Therapeutic Family Life - Teacher/Coordinator: Leon Smith, (512) 695-4229, email@example.com — This East Austin-based nonprofit places troubled children in healing settings. Their project focuses on grassland habitat deterioration causing the decline of bobwhite quail and other prairie birds. The students are educating the public about the benefits of native grass prairies by restoring a demo site and documenting the progress. In March volunteers came out to help the students plot a field using Geographic Information Systems and recorded the wildlife species found there. They are also providing community education about the project at their Orange site. Project partners are quail expert Robert Perez and wildlife biologist Bobby Eichler of TPWD, Shangri La Botanical Gardens, King Seed and Roy Stanford of Texas Agrilife Extension.
Benjamin Franklin Middle School, Dallas Independent School District - Teacher/Coordinator: Holly Gentry, (972) 502-7100, firstname.lastname@example.org — Students are creating a school habitat garden using plants native to the area to help restore Blackland Prairie. The garden will conserve water by collecting rain and using it to water the plants, which should also result in less water runoff flooding streets and less pollution ending up in creeks and rivers. Students have conducted research about the plants and testing the runoff and planted several Blackland Prairie plants before the winter. Project partners include the Texas AgriLife extension office in Dallas, LETCO Group LLC and TPWD Urban Wildlife Biologist Brett Johnson.
Dallas Environmental Science Academy, Dallas Independent School District — Teacher/Coordinator: Mark Puig, (972) 794-3950, mailto:email@example.com — This is a Community Sustainability Campaign to educate school students and citizens about air and water quality and pollution, energy alternatives to preserve the natural environment, habitat destruction, overpopulation of certain wildlife species, invasive species and concerns about the native Blackland Prairie. Students have participated in educating other schools in the area about the benefits of preserving the Blackland Prairie. They have created a Live to Give Web site about the project and have also submitted the project as a nominee for the Mayor’s Environmental Excellence Award. They plan to expand their outreach efforts through commercials and billboards the students have designed.
Aledo Middle School — Teacher/Coordinator: Terry Snow, (817) 441-5198, firstname.lastname@example.org — Over 700 4th, 5th, 7th and 8th grade students have conducted native grassland prairie restoration and related conservation education to help restore the tall grass prairie and improve water retention and water quality at Bear Creek Ranch, a 2200-acre private ranch near the school. The students have reseeded 10 acres of prairie and collected water quality data to support the need for the tall grass prairie. On May 14, 8th graders will lead elementary school students through hands-on activities and learning stations that will teach the importance of and need for the tall grass prairie. Project partners include Dixon Water Foundation, TPWD, Texas Land Conservancy, Tarrant Regional Water Board, Dixon Ranches, Texas Nature Conservancy and Fort Worth Nature Center.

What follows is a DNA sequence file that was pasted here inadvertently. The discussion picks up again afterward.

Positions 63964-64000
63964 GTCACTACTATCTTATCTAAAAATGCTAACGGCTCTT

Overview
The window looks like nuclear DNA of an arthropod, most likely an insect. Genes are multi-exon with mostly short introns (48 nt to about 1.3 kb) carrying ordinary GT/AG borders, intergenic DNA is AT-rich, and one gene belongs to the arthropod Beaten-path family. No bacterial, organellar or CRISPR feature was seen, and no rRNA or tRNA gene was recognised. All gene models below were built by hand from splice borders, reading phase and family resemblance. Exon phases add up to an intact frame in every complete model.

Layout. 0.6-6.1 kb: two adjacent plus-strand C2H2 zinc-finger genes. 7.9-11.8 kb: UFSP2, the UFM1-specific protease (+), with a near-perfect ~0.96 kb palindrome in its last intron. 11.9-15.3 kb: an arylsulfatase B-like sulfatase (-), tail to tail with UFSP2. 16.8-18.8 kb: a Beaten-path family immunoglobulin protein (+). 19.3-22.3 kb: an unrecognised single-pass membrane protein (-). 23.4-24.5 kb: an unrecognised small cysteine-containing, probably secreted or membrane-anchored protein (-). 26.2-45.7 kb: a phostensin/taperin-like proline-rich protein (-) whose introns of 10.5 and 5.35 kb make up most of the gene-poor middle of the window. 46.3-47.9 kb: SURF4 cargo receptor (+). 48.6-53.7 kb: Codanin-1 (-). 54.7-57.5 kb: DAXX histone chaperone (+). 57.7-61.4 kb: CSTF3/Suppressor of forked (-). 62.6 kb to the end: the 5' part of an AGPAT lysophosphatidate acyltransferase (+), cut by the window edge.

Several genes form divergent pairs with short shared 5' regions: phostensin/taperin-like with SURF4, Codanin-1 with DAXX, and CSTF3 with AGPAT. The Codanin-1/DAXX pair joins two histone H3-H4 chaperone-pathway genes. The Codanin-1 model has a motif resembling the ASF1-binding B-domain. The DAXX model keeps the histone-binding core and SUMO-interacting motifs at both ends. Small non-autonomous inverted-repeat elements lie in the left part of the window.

Fort Worth Country Day School — Teacher/Coordinator: Perri Carr, (817) 239-3421, email@example.com — This private school project is conserving and restoring a 3-to-5 acre hillside fragment of increasingly rare native prairie on school property. The site will soon experience habitat loss due from new highway construction and related development. Last fall students and volunteers removed invasive species from the prairie and worked with local naturalists to survey plants and animals and establish a baseline for the communities. Students will also demonstrate the benefits of building a green roof using native plants on a small shed, and the design of the structure is underway. On April 22 the students will hold "Every Day is Earth Day," a school-wide event featuring the prairie.
Extraordinary Education Family Learning Center, Magnolia, TX — Project Coordinator: Renee Vasher, firstname.lastname@example.org and Elise Eaton, email@example.com, (281) 652-5918 — This nonprofit organization supporting approximately 75 home schooling families is creating a natural habitat refuge on 1/3 acre of land behind the school for native and endangered plants and animals. Students have begun re-landscaping the area. They have dug a stream and pond area to help funnel runoff water, cataloged species on the property and identified which are invasive, and put in native plants. Students will continue to research what to bring in and take out and they plan to build a bridge over the pond.